Last quarter, Apple shipped 48.5 million smartphones, 6.4% more than last year. However, the overall smartphone market was down 9% year-over-year. And now things could get even worse for Skyworks.
All of this explains why Skyworks management is targeting a sharp drop in sales and profits. The chipmaker expects revenue of $1.3 billion to $1.35 billion and adjusted earnings of $2.59 per share in the first quarter of fiscal 2023. These numbers show double-digit declines in both revenue and earnings compared to the last year.
Tech Shares May Weigh On Taiwan Stock Market
(RTTNews) – The Taiwanese stock market fell nearly 230 points (1.7%) on Tuesday after falling for two days. The Taiwan Stock Exchange is currently just above the 14,700 plateau, but selling pressure is likely to resume on Wednesday.
The global outlook for Asian markets is mixed, with little change ahead of major economic events that could affect the interest rate outlook. European and US markets were mixed and flat, followed by Asian equities.
The Tokyo Stock Exchange closed sharply higher on Tuesday after gains in financial, technology and cement stocks.
The index closed at 14,709.64, up 152.77 points (1.05%) after trading between 14,449.05 and 14,716.58.
Among assets, Cathay Financial was up 3.45%, Mega Financial was up 1.78%, CTBC Financial was up 2.93%, Fubon Financial was up 2.94%, First Financial was up 1.35%, E Sun Financial rose 1.66%, Taiwanese semiconductor company rose 1.35% and United Microelectronics rose 1.35%. Corporation and Catcher Technology rose 0.56%, Largan Precision shed 0.22%, MediaTek rose 1.42%, Delta Electronics rose 1.71%, Novatek Microelectronics rose 0.51%, China Steel rose 0.51%. 2.87%, Formosa Plastics shed 0.22%, Nan Ya Plastics rose 0.92%, Asia cement rose 1.48%, Taiwanese cement rose 1.67%, and Hon Hai Precision remained unchanged.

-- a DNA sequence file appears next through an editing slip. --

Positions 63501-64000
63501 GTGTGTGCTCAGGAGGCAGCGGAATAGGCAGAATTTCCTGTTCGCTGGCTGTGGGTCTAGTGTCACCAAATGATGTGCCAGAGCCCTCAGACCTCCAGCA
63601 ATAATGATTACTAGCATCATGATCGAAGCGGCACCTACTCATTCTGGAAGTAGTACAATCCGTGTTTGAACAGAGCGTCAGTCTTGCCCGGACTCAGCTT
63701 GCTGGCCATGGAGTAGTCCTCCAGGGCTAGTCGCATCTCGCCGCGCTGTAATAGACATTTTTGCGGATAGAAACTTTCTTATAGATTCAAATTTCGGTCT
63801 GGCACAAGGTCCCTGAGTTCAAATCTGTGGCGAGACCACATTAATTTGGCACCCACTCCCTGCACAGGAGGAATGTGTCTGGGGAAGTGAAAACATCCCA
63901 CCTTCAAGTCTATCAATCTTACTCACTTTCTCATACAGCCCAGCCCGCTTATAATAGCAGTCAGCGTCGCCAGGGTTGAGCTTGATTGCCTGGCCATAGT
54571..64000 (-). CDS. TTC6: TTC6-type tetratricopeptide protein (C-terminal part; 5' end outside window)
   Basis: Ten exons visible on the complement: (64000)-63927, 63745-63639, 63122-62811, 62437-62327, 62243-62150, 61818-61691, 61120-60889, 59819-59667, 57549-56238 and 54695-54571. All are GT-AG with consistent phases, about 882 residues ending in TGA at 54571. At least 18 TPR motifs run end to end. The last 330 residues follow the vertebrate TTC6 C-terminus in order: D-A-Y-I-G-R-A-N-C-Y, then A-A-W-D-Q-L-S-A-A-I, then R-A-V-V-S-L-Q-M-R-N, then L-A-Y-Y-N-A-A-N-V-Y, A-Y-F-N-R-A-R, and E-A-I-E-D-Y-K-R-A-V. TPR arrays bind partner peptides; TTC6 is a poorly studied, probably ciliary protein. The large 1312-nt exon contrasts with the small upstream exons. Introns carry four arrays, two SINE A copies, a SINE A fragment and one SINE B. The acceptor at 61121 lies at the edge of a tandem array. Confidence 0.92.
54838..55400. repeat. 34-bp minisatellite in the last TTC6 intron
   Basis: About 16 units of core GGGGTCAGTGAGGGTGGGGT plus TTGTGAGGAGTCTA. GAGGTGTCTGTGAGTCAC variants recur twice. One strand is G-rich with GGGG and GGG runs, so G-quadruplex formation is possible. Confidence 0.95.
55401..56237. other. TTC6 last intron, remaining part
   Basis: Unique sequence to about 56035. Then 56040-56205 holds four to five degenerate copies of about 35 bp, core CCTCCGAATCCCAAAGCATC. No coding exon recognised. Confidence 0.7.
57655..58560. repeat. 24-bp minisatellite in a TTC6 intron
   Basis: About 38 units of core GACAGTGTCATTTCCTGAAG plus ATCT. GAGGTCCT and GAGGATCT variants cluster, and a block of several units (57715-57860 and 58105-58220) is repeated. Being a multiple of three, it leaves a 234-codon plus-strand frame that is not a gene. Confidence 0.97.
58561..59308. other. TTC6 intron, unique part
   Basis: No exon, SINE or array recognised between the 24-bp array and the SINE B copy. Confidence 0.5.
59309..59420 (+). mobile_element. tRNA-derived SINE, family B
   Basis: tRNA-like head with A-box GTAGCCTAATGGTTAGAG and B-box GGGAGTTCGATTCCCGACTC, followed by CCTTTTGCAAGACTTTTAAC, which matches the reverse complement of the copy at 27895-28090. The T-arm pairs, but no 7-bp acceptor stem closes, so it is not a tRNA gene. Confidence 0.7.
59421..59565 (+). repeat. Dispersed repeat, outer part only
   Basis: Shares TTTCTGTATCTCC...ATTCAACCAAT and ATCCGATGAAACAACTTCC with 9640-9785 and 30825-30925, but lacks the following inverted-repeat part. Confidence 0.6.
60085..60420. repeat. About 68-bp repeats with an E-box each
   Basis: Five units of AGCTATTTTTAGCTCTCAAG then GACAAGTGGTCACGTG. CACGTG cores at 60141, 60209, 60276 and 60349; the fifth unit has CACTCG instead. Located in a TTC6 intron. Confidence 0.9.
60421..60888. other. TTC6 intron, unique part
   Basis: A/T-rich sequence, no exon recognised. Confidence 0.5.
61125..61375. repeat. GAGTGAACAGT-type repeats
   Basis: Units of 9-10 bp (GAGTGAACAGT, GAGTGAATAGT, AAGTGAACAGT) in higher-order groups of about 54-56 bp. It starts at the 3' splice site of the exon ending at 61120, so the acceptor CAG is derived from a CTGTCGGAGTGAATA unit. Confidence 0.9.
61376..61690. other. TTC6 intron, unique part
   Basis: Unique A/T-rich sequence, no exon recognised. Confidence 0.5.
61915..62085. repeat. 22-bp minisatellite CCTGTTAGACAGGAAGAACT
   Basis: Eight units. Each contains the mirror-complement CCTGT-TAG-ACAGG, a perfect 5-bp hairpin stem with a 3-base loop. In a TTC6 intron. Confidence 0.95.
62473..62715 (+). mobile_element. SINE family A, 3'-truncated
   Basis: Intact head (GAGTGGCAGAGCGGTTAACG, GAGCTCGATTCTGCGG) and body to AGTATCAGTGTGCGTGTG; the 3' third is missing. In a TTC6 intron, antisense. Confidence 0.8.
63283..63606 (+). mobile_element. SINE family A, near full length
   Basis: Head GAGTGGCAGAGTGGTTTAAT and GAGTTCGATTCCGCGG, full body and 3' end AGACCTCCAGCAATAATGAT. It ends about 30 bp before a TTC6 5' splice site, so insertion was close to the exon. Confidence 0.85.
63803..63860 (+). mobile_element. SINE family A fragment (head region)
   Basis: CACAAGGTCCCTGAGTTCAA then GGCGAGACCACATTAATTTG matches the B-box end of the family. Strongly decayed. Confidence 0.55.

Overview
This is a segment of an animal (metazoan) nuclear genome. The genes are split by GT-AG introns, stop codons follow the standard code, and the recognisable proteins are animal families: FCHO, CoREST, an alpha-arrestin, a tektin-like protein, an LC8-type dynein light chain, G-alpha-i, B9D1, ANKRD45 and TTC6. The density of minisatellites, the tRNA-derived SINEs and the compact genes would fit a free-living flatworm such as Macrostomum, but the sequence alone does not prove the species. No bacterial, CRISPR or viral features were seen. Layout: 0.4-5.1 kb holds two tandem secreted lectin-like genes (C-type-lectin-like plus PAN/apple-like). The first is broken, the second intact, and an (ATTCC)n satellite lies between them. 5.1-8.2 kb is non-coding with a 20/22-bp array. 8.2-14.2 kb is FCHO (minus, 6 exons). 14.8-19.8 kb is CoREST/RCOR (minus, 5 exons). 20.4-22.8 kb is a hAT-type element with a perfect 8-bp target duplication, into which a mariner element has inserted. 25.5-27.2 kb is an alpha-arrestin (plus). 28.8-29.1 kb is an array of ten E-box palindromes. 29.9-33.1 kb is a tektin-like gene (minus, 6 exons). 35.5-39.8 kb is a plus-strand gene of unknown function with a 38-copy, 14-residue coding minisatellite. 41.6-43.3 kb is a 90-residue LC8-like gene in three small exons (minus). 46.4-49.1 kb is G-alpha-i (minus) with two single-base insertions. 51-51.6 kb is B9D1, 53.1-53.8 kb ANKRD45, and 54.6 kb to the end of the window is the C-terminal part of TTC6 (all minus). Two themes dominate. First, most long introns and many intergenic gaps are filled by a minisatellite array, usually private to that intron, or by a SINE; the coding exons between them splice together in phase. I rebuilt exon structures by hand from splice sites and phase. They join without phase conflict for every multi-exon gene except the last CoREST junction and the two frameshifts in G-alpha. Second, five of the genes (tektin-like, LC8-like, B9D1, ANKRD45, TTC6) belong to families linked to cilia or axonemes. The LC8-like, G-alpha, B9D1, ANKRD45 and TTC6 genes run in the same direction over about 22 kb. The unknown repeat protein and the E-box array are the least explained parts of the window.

Wall Street’s lead indicates a slight negative bias as the leading average rose, then fell in the middle of the session, but then rose to end the mix almost unchanged.
The Dow rose 3.07 points (0.01%) to close at 33,852.53, while the NASDAQ fell 65.72 points (0.59%) to close at 10,983.78, and The S&P 500 fell 6.31 points (0.16%) to 3957.63.
Volatile trading on Wall Street comes amid continued uncertainty about the situation in China following widespread outcry over the country’s Covid restrictions.
Traders may also have been reluctant to make any significant moves ahead of comments from Federal Reserve Chairman Jerome Powell today that could provide further clues about the rate outlook. Unemployment data continues to be released on Friday.
In terms of economic news, the Conference Board released a report showing a moderate decline in US consumer confidence in November.
Crude oil futures ended higher on Tuesday, extending gains from the previous session on hopes that OPEC could cut production to support prices later this week. West Texas intermediate oil futures rose $0.96, or 1.2%, to $78.20 a barrel in January.